‘Milk is good food’ takes on a whole new meaning thanks to a study out of Vanderbilt University that finds mom’s milk protects against infections.
Human milk is a combination of fats, sugars and proteins that changes day to day. Researchers have previously focused on the protective qualities of the proteins but in the new study scientists found the sugars have not only antibacterial properties, but qualities that boost the antibacterial effectiveness of proteins as well.
Said study lead Steven Townsend: “This is the first example of generalized, antimicrobial activity on the part of the carbohydrates in human milk…. One of the remarkable properties of these compounds is that they are clearly non-toxic, unlike most antibiotics.”
In their quest for insights, Townsend and team were motivated by the growing problem of antibiotic resistance in bacteria, which the U.S. government estimates is responsible for about 23,000 deaths each year. “We started to look for different methods to defeat infectious bacteria,” Townsend said. “We turned to one particular bacteria, Group B Strep. We wondered whether its common host, pregnant women, produces compounds that can either weaken or kill strep, which is a leading cause of infections in newborns worldwide.” Rather than proteins in human milk, the Vanderbilt teams looked at the antimicrobial properties of the harder to study sugars.
The team collected human milk carbohydrates, also known as oligosaccharides, and profiled them using mass spectrometry. This can identify thousands of big biomolecules at once. They then introduced the compounds strep cultures. Under a microscope they found the sugars not only killed bacteria, but disintegrated the biofilm strep uses to protect itself.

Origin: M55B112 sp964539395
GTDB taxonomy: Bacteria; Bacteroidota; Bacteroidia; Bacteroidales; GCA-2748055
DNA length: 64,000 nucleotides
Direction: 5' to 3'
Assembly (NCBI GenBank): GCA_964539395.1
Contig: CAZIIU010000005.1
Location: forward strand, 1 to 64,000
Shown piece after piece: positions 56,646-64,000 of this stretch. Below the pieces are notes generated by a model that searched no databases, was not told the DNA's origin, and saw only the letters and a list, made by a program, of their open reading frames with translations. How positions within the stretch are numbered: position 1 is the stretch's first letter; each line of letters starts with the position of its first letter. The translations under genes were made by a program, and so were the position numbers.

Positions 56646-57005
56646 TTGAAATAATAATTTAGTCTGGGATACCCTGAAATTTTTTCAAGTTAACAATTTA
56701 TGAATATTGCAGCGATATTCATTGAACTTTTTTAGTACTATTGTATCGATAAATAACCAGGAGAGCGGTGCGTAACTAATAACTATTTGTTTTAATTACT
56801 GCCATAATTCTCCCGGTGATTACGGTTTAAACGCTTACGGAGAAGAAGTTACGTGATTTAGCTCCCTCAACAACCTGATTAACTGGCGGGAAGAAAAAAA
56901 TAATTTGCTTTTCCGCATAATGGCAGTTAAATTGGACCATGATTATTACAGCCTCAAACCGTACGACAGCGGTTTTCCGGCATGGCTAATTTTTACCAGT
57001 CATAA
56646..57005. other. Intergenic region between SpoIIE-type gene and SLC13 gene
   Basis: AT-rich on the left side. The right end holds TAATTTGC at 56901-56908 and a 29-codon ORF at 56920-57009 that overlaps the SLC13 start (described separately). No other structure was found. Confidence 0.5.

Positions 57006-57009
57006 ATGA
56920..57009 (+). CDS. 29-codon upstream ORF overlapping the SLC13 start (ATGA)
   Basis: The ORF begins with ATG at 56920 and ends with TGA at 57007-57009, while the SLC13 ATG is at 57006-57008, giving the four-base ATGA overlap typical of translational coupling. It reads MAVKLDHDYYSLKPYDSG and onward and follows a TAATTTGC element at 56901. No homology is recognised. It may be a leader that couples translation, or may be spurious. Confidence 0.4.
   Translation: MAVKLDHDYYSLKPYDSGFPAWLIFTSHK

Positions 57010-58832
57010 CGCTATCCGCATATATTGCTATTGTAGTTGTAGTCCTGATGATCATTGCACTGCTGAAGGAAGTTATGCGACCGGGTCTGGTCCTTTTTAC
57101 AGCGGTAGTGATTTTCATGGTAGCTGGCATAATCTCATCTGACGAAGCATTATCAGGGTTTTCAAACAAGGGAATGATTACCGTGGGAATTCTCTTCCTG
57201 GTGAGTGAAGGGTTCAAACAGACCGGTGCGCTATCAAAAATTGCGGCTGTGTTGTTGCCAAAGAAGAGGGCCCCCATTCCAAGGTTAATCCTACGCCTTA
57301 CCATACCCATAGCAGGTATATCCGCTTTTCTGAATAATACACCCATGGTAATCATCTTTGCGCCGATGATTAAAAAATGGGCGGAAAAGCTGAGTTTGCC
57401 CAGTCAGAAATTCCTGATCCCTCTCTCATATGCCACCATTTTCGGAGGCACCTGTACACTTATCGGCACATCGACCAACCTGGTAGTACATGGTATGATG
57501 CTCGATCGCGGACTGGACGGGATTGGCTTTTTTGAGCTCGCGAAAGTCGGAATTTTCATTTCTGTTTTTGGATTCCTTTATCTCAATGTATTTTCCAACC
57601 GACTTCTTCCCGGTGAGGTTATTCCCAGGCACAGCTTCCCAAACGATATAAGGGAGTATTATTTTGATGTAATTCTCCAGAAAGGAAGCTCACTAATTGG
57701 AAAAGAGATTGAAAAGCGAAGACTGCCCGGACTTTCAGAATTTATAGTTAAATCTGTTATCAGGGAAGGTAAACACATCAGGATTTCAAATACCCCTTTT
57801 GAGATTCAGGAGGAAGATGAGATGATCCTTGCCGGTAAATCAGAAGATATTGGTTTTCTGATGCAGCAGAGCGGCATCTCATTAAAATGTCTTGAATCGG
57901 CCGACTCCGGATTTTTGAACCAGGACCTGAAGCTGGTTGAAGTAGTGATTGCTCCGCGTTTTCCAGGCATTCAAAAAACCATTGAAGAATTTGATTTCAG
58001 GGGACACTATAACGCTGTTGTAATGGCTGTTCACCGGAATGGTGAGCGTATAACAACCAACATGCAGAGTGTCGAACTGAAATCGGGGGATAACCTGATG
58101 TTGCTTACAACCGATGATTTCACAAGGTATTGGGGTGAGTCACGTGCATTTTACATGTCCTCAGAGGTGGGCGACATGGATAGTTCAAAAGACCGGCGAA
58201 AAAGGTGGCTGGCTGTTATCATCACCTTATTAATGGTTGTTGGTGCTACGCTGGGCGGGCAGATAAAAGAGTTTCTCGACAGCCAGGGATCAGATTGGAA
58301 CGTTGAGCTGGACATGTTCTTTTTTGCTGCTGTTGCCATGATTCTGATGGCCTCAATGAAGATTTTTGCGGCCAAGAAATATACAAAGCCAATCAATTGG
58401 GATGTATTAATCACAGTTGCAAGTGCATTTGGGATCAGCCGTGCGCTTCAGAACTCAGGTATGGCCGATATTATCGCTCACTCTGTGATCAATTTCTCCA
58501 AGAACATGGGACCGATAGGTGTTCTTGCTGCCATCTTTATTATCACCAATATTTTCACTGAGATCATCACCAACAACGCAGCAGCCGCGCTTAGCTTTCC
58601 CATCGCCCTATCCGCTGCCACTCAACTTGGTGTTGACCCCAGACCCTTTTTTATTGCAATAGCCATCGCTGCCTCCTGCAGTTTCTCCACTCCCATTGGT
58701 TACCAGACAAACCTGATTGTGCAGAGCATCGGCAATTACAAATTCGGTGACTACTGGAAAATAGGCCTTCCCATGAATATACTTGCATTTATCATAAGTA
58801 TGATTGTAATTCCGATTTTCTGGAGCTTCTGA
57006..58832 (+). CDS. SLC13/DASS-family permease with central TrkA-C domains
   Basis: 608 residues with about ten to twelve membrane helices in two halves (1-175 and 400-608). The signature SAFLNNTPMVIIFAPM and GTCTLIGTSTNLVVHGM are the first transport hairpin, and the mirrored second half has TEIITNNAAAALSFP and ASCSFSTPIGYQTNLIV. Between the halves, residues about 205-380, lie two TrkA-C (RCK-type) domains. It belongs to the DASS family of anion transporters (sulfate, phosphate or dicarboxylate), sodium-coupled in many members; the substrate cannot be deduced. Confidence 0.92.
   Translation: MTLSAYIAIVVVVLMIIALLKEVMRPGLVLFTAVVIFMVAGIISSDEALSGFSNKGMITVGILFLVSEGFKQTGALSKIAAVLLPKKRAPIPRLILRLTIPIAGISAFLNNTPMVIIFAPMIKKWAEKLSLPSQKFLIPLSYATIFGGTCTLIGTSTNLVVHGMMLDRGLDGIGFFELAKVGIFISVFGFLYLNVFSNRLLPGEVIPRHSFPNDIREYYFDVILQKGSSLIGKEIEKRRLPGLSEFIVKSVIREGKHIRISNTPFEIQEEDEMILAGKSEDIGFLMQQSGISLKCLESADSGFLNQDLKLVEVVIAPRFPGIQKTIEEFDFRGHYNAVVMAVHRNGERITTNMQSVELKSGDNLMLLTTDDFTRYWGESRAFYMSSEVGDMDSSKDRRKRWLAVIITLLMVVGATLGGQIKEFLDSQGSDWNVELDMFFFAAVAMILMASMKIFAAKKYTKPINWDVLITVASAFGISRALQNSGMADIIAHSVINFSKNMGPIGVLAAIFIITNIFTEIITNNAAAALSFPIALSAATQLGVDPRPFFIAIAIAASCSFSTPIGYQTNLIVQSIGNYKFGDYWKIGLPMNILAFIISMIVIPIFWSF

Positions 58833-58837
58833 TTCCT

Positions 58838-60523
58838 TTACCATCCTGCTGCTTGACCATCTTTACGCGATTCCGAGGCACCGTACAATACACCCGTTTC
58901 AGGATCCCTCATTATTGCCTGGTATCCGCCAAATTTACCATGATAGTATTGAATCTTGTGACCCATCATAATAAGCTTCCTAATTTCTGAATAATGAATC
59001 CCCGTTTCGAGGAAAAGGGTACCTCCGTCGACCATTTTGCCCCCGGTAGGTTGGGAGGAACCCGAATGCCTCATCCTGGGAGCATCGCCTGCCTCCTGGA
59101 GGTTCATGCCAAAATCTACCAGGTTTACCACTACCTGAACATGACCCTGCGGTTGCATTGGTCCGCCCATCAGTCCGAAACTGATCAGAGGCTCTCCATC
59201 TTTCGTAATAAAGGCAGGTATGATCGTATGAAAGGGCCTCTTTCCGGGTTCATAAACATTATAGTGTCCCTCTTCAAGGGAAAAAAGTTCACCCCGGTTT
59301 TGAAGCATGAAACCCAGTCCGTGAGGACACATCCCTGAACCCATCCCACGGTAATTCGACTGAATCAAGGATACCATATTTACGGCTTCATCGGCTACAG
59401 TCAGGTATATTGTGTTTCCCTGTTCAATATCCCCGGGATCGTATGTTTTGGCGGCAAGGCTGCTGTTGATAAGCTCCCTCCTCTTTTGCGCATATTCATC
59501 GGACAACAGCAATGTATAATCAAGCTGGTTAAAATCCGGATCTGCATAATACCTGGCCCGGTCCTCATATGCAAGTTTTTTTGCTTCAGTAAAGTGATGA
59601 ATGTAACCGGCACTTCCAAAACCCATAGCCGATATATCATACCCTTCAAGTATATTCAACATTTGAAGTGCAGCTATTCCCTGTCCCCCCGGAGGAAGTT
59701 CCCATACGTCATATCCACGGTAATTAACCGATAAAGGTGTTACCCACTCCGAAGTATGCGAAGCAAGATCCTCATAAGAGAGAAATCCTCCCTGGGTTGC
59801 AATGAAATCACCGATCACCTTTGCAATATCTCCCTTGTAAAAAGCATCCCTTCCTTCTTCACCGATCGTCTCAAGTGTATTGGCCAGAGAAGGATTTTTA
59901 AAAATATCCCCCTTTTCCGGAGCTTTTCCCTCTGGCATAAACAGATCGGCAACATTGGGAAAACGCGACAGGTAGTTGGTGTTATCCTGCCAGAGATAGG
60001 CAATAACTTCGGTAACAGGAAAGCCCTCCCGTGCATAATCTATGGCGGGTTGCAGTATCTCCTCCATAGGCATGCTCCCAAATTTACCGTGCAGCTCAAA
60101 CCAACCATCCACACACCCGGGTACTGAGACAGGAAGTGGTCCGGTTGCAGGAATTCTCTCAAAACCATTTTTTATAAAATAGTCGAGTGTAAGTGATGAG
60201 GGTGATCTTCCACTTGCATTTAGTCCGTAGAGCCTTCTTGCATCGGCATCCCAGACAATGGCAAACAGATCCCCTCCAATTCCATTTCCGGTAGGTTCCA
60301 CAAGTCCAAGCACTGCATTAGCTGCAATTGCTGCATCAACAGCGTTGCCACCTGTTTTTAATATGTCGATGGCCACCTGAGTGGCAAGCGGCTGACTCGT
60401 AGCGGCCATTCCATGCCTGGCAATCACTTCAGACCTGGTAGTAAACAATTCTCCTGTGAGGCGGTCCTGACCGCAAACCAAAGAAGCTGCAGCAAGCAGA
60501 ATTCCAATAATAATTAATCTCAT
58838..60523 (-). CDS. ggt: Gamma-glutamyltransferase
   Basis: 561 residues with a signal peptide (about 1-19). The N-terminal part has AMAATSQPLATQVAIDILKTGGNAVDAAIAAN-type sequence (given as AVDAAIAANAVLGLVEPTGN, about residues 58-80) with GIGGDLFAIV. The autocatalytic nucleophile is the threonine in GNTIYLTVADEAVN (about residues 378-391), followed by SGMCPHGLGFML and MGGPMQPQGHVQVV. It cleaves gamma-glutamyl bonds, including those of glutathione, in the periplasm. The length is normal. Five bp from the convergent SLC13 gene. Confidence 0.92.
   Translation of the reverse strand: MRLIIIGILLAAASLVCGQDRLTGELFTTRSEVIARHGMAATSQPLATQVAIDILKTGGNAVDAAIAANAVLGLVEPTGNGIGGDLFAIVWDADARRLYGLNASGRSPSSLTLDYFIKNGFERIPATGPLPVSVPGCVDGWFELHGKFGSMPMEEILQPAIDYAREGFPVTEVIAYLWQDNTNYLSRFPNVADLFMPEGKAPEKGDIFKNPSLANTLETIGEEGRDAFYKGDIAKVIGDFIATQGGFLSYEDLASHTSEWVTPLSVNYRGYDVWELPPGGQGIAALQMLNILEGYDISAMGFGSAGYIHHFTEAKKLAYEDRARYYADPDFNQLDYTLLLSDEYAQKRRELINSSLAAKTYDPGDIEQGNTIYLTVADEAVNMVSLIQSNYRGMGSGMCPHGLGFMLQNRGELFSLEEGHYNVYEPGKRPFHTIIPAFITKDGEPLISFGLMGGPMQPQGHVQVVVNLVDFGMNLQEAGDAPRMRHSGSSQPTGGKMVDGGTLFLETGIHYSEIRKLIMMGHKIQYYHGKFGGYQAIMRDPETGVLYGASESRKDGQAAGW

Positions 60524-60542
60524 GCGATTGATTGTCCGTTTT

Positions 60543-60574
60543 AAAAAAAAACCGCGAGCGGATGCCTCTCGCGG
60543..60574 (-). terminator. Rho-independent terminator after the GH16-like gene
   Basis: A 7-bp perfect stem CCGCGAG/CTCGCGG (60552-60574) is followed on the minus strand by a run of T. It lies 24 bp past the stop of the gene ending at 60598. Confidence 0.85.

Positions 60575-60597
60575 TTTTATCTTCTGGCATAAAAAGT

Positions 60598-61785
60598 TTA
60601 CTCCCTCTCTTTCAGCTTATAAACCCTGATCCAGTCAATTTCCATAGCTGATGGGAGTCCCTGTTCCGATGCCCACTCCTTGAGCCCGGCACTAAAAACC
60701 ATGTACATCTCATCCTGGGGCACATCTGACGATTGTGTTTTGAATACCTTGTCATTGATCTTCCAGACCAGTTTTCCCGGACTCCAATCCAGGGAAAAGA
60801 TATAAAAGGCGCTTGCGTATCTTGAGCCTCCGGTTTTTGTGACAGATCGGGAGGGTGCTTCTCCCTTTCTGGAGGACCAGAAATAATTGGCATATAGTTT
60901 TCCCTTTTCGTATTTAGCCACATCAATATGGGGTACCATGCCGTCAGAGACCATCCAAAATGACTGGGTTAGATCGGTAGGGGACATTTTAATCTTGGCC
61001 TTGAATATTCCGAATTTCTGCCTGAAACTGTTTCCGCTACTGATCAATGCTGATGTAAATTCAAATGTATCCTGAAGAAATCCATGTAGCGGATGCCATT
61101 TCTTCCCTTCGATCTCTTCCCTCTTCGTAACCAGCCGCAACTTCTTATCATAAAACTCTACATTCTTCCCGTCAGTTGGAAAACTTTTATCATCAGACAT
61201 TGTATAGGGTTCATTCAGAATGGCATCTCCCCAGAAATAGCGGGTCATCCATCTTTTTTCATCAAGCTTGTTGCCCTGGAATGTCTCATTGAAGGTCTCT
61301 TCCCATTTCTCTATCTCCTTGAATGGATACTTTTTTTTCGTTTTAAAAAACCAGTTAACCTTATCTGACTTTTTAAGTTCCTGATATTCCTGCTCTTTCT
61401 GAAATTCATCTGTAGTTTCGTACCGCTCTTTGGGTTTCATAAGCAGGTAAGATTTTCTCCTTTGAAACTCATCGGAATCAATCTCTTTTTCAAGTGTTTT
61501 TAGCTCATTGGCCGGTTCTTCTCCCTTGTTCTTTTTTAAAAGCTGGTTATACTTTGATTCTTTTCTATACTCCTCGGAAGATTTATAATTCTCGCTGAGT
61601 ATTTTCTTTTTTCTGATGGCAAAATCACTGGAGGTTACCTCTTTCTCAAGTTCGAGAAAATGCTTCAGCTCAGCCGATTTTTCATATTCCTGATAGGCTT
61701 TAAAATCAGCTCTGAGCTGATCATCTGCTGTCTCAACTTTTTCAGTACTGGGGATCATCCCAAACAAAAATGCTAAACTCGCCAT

Out of five samples collected, Townsend found one killed most of an entire colony of strep. Another sample was moderately effective, while the remaining thress showed low levels of antimicrobial activity.
Said Townsend: “Our results show that these sugars have a one-two punch…. First, they sensitize the target bacteria and then they kill them. Biologist sometimes call this ‘synthetic lethality’ and there is a major push to develop new antimicrobial drugs with this capability.”
In supporting studies, the researchers discovered the milk sugars’ antimicrobial qualities successfully countered two of the six so-called “ESKAPE” pathogens that are the leading cause of hospital infections worldwide.
The results were published in Infectious Diseases journal on Jun. 1 in a paper titled, “Human Milk Oligosaccharides Exhibit Antimicrobial and Anti-Biofilm Properties Against Group B. Streptococcus.”